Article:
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FHA single family home loans are used to buy owner-occupied residences. The FHA backs the mortgage loan, making it more attractive for the lender and easier to extend credit compared to the higher FICO score requirements of some conventional loans. But there can be confusion.

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February 19, 2017
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FICO Scores and Your FHA Mortgage

FICO Scores and Your FHA Mortgage
FHA single family home loans are used to buy owner-occupied residences. The FHA backs the mortgage loan, making it more attractive for the lender and easier to extend credit compared to the higher FICO score requirements of some conventional loans. But there can be confusion over FHA mortgage loan program minimum requirements for FICO scores and lender requirements. What’s the story here?

Basically, FHA loan rules permit FICO scores between 500 and 579, but with a higher down payment required. Maximum financing is available for borrowers with FICO scores higher than 580. A down payment is still required, but is lower--only 3.5% compared to the 10% down required of those with FICO scores between 500 and 579.

These are FHA minimum requirements, but lenders often require higher FICO scores. This is permitted by FHA loan rules as long as those higher requirements are in accordance with federal law. But what FICO scores are participating lenders actually approving FHA mortgages at?
A report at EllieMae.com states that in general terms, FICO scores of 620 or better are typical for participating lenders. The same report states that many loans are approved at FICO scores of 680 or better, and some loans were denied with FICO scores at or near 635. Does that seem confusing?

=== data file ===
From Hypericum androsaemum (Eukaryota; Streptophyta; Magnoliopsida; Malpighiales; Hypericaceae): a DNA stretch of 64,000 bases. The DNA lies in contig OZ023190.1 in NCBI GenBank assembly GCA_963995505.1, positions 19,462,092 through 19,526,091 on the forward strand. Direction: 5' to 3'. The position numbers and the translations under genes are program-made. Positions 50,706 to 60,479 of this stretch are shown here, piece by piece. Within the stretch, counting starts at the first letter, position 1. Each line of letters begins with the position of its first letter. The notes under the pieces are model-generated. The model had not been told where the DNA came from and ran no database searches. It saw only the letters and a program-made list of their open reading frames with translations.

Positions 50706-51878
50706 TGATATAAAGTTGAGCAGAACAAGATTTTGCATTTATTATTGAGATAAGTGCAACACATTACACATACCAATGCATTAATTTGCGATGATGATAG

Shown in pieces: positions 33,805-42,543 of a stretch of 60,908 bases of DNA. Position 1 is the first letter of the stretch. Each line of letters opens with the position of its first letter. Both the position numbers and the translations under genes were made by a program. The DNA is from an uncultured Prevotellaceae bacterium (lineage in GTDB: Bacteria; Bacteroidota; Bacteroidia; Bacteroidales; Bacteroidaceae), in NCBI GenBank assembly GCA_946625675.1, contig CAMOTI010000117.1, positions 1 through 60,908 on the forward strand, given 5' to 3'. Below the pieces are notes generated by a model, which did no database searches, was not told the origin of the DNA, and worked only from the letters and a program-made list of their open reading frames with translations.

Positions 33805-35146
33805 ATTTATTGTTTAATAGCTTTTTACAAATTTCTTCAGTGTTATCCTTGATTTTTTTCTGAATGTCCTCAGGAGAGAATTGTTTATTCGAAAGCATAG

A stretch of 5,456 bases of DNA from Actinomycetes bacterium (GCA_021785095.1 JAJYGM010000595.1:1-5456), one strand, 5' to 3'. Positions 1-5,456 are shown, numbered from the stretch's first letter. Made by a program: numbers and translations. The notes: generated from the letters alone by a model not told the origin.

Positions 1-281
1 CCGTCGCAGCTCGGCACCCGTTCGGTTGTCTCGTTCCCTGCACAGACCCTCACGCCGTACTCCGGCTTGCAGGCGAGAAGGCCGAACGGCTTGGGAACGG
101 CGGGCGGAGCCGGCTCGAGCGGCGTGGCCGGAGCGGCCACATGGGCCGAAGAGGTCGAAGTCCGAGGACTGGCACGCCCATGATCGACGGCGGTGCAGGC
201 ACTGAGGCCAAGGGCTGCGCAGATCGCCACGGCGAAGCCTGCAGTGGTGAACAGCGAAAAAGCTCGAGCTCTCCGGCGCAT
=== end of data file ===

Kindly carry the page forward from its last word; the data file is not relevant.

It’s not as confusing when you recognize that other factors can go into loan denial that have nothing to do with FICO scores. A high debt-to-income ratio, for example, may be an issue that keeps an otherwise qualified FHA loan applicant from getting loan approval. The same goes for borrowers who technically have FICO scores within the range the lender wants, but have issues on their credit history such as a bankruptcy, unresolved federal debt, judgments, etc.

These issues vary, and the FICO score factor in such cases might not be enough to compensate. Then there are cases where a borrower may be on the edge of what is an acceptable FICO score to the lender, but gets loan approval anyway due to compensating factors such as being able to provide a higher down payment, having cash reserves, co-borrowing, etc.

Note that these cases are situational and each loan will be reviewed individually to determine a borrower’s creditworthiness. FICO scores are an important part of the FHA loan approval process, but they aren’t necessarily the only aspect that goes into the final decision to approve or deny the loan.